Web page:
Rachel Straus - Dance Writer

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Juilliard Dance

 
Published: May 31, 2016
Category: review

ABT's Symposium Raises Ratmansky's Bar Even Higher

By Rachel Straus NEW YORK—The American Ballet Theatre, now at the Metropolitan Opera House to July 2, is devoting entire evenings to the choreography of Alexei Ratmansky, its artist-in-residence since 2009 and arguably the most revered ballet maker of the decade. With the premiere of his Serenade after Plato’s Symposium, set to and named after []

Published: February 1, 2016
Category: profile

Musical America Artist of the Month: Pam Tanowitz

By Rachel Straus Pam Tanowitz is an ideal example of why we opted to call this column, which this month celebrates its seventh consecutive year, “New” Artist of the Month rather than “Young” Artist of the Month. We at MusicalAmerica.com believe in equal opportunity. Let’s hear it for late bloomers with unconventional career paths. Unlike []

Published: December 3, 2014
Category: profile

Misy Copeland: Profile in Courage

By Rachel Straus

Thanks to Misty Copeland, gone are the days when a company dancer keeps her thoughts to herself and waits for the person in charge (usually a man) to give her the spotlight. The first Black, American Ballet Theatre soloist in more than two decades, Copeland has been increasingly vocal about two things: the []

Published: August 23, 2012
Category: history

Jacob's Pillow Dance Festival: A Dance Heritage Coalition Essay

by Rachel Straus

The Ted Shawn Theatre at Jacob’s Pillow Dance Festival. Photo by Nancy Tutko from the archives of Jacob’s Pillow

The dance of America will be as seemingly formless as the poetry of Walt Whitman, and yet like Leaves of Grass it will be so big that it will encompass all forms. []

Published: April 1, 2012
Category: history

Maggie Black's transformative approach to ballet training

By Rachel Straus

At the height of her popularity from the late 1960s to the 1990s, Maggie Black could be found teaching a sea of professional dancers, six days a week in her New York City studio. The petite and always charismatic Black was known to demonstrate in pink fuzzy slippers with her hair in pigtails. []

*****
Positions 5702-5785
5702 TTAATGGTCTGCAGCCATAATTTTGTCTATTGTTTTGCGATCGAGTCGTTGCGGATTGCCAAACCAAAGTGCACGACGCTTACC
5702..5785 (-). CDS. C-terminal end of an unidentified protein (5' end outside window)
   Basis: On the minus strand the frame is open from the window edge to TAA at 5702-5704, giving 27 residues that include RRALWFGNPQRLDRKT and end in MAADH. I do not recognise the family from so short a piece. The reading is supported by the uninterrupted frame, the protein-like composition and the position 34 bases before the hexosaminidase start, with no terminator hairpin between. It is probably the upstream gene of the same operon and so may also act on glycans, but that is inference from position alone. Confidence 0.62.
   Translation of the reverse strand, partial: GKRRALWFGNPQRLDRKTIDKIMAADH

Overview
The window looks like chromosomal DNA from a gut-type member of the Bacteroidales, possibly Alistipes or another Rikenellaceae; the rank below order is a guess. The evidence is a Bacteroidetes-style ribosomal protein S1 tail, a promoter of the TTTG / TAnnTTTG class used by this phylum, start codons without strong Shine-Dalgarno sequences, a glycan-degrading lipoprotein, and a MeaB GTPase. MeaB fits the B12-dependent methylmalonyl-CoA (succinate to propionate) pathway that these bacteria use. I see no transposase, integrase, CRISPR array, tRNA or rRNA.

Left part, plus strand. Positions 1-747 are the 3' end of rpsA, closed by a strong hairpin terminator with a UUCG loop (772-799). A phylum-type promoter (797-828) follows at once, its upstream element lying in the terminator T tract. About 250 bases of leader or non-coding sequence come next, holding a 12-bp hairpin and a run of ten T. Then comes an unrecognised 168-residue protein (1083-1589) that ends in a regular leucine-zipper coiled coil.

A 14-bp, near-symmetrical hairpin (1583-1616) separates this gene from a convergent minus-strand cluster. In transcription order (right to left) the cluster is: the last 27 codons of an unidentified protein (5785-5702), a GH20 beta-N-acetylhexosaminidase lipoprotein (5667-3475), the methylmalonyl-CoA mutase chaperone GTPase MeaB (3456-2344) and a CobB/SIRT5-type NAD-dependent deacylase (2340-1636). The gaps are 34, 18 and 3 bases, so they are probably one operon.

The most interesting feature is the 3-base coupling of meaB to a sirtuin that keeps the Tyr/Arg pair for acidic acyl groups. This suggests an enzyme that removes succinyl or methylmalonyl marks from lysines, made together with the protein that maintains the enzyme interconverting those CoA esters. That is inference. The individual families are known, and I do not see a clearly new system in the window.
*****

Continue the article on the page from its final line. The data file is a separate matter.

Published: November 21, 2011
Category: review

ABT in a Modern-dance Mood

By Rachel Straus

NEW YORK — American Ballet Theater looked on Nov. 9 like a ballet company camouflaged as a modern dance troupe. This wasn’t a bad thing. In the New York City Center program, featuring three out of four works by modern dance-makers, ABT members shed much of their classicism. They soft-shoed in Paul []

Published: July 1, 2011
Category: history

Melissa Hayden: Ballet’s unstoppable force

By Rachel Straus

At 14, Gillian Murphy remembers walking into her first class with renowned ballerina Melissa Hayden, whose intense demeanor could seem harsh. “She bounded into the room and electrified us with her energy,” says Murphy, now a principal with American Ballet Theatre. “We learned something very important about seizing the moment, pushing []

Published: June 20, 2011
Category: review

Banned Ballet Gets New Life

By Rachel Straus NEW YORK – Alexei Ratmansky’s “The Bright Stream,” which had its New York premiere with the American Ballet Theater at the Metropolitan Opera June 9-15, is a comedy of errors in the vein of “Twelfth Night.” Cross dressers and star-crossed lovers abound. As restaged from the 1935 Soviet original, choreographed by Fyodor []

Published: May 31, 2011
Category: review

When the Works Are (Mostly) Top Notch

By Rachel Straus

NEW YORK – New works by three of the ballet world’s most in-demand choreographers were among the calling cards on American Ballet Theatre’s “From Classics to Premieres” program, May 25 at the Metropolitan Opera House. Alexei Ratmansky and Christopher Wheeldon were represented by world premieres, Benjamin Millepied (a.k.a. Mr. Black Swan) by a []

Published: January 1, 2008
Category: history

Do You Know Your Jazz History?

By Rachel Straus

Layouts. Forced-arch, turned-in pirouettes. Hip and shoulder isolations. The hallmarks of classical jazz dance are easy to recognize, but do you know where these moves actually came from? Jazz came into its own as a style after World War I, but the foundations of jazz dance and music go back much further into []